## 4. Application to finite, N-period, photonic crystals

Formulas (27) and (44) are general enough and may be used to investigate the properties of the space-averaged energy flux density in a wide variety of finite photonic structures, such as plasma slab [13], periodic superlattices containing left-handed materials [19, 24], chirped periodic structures [25], etc. Here, in order to illustrate the usefulness of these formulas, we choose a finite, N-period, photonic structure *A*[*BABA...BA*]*A* sandwiched between two semi-infinite layers made of the same optical materials *A*, characterized by positive and frequency independent optical parameters *ε*_{1} and *μ*_{1}. For now we will leave the nature of layer *B* unspecified, beyond requiring that their optical parameters *ε*_{2}(*ω*) and *μ*_{2}(*ω*) be real quantities, as assumed above.

Taking into account that the electric field *E*(*z*) for *z* < 0 and *z* > *L* are giving by Eqs. (23) and (24), respectively, and using the transfer-matrix technique [23], we obtain the following formulas for *T*_{22} and *T*_{21} :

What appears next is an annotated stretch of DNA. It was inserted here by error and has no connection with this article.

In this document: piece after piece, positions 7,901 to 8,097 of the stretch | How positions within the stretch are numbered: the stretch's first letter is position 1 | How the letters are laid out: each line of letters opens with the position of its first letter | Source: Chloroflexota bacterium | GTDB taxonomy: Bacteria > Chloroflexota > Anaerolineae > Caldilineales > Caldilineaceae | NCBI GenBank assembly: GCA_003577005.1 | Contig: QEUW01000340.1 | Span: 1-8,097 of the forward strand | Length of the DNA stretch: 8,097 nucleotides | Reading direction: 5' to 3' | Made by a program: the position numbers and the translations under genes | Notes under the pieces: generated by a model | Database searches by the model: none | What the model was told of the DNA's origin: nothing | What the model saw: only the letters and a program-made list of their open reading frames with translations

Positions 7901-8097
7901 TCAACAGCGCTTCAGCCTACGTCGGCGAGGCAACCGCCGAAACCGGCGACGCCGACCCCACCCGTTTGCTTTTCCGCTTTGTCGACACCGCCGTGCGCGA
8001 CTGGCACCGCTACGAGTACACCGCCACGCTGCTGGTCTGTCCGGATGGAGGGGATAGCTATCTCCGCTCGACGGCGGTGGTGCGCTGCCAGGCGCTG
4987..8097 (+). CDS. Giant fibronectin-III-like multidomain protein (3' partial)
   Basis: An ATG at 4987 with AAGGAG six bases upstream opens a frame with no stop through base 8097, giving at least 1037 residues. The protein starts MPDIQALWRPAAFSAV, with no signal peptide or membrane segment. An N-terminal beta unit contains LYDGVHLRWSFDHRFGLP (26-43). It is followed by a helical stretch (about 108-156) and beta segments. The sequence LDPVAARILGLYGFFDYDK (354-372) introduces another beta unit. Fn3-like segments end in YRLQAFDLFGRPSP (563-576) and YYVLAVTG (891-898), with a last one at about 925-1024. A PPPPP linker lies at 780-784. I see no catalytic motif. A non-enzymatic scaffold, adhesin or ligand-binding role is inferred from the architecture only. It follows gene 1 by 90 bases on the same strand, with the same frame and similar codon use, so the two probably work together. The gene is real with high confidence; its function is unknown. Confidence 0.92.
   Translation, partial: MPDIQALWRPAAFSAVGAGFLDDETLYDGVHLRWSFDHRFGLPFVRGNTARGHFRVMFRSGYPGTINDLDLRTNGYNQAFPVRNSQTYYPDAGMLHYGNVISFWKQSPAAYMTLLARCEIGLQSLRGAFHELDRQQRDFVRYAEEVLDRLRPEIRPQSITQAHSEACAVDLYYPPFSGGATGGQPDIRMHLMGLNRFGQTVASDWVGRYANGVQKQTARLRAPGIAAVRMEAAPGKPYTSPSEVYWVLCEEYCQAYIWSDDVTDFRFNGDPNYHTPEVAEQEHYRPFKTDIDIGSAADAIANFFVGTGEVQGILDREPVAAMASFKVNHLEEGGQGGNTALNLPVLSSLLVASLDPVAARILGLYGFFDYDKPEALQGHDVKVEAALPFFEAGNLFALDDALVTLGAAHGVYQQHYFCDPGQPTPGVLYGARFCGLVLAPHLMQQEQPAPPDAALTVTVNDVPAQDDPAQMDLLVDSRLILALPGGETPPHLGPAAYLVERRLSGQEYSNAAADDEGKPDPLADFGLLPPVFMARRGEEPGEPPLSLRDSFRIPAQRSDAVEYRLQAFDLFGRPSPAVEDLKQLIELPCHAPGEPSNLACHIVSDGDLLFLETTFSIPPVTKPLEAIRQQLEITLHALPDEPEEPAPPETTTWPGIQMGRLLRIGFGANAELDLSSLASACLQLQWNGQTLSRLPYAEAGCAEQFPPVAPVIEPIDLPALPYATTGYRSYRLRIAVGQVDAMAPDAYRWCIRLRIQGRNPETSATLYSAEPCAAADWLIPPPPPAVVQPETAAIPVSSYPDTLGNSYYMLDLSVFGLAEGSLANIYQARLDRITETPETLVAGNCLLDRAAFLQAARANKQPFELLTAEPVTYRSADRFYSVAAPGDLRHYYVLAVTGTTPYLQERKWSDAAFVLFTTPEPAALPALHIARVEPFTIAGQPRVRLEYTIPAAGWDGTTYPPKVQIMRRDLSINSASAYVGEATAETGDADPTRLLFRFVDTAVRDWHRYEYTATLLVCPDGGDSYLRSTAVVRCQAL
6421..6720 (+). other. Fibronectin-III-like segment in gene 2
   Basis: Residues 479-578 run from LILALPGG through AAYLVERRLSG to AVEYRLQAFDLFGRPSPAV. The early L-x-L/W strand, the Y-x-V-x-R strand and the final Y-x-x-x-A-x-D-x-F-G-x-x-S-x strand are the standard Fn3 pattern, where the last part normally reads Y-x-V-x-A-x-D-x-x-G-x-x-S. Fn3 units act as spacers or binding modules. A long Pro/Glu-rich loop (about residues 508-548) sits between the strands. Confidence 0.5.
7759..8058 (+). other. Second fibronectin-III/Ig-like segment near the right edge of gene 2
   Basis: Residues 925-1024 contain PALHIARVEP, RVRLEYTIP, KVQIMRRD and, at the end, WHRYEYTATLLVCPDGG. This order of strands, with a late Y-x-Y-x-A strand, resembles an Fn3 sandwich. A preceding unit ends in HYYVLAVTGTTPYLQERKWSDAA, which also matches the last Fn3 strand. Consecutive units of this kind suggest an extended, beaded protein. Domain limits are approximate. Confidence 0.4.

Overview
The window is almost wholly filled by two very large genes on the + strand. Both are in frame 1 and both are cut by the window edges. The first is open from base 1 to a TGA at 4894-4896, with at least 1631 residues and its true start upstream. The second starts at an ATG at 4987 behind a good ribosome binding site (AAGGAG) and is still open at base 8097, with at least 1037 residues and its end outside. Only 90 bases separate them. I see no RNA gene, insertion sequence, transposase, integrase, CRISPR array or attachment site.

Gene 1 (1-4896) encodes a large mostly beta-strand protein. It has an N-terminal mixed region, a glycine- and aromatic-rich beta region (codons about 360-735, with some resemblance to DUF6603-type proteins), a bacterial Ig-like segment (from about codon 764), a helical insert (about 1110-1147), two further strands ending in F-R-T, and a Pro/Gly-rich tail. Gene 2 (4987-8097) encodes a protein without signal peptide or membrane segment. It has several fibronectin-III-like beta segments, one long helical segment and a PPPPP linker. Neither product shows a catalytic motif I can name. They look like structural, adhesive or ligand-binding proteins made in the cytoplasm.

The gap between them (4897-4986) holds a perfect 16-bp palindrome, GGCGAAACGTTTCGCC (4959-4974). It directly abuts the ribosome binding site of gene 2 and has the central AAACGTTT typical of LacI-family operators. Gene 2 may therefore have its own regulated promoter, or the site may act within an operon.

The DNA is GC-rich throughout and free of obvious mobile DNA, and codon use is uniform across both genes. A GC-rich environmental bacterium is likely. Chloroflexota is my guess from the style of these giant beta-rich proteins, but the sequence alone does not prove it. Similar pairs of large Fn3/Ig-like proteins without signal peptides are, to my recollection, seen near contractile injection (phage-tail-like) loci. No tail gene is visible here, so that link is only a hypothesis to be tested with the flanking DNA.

*i*= 1, 2,

*η*=

*μ*

_{2}

*Q*

_{1}/

*μ*

_{1}

*Q*

_{2},

*N*is the number of unit cells,

*a*and

*b*are the widths of layers

*A*and

*B*, respectively,

*β*is the Bloch phase associated with the corresponding infinite photonic crystal which satisfies the dispersion relation:

Noting that *Q*_{1} is real, *Q*_{2} may be real or purely imaginary, and the Bloch phase *β* is real inside the allowed bands and equal to *iψ* or to *π* + *iψ* in the energy gap regions, where *ψ* is a real angle, the function *g* and both cos*Nβ* and sin*Nβ*/sin*β* are always real quantities. These properties and the first relation in Eq. (46) lead to the following formulas for the transmission amplitude and the dispersion relation of the finite photonic crystal:

*t*.

Moreover, using again Eqs. (46) we get the expression:

for the phase Φ*of the complex reflection amplitude*

_{R}*r*, which leads immediately to

*∂*Φ

*=*

_{R}/∂ω*τ*−

_{d}*τ*and (

_{a}*∂*Φ

*)*

_{R}/∂K_{x}*=*

_{ω}*aK*

_{x}/Q_{1}, where

*τ*=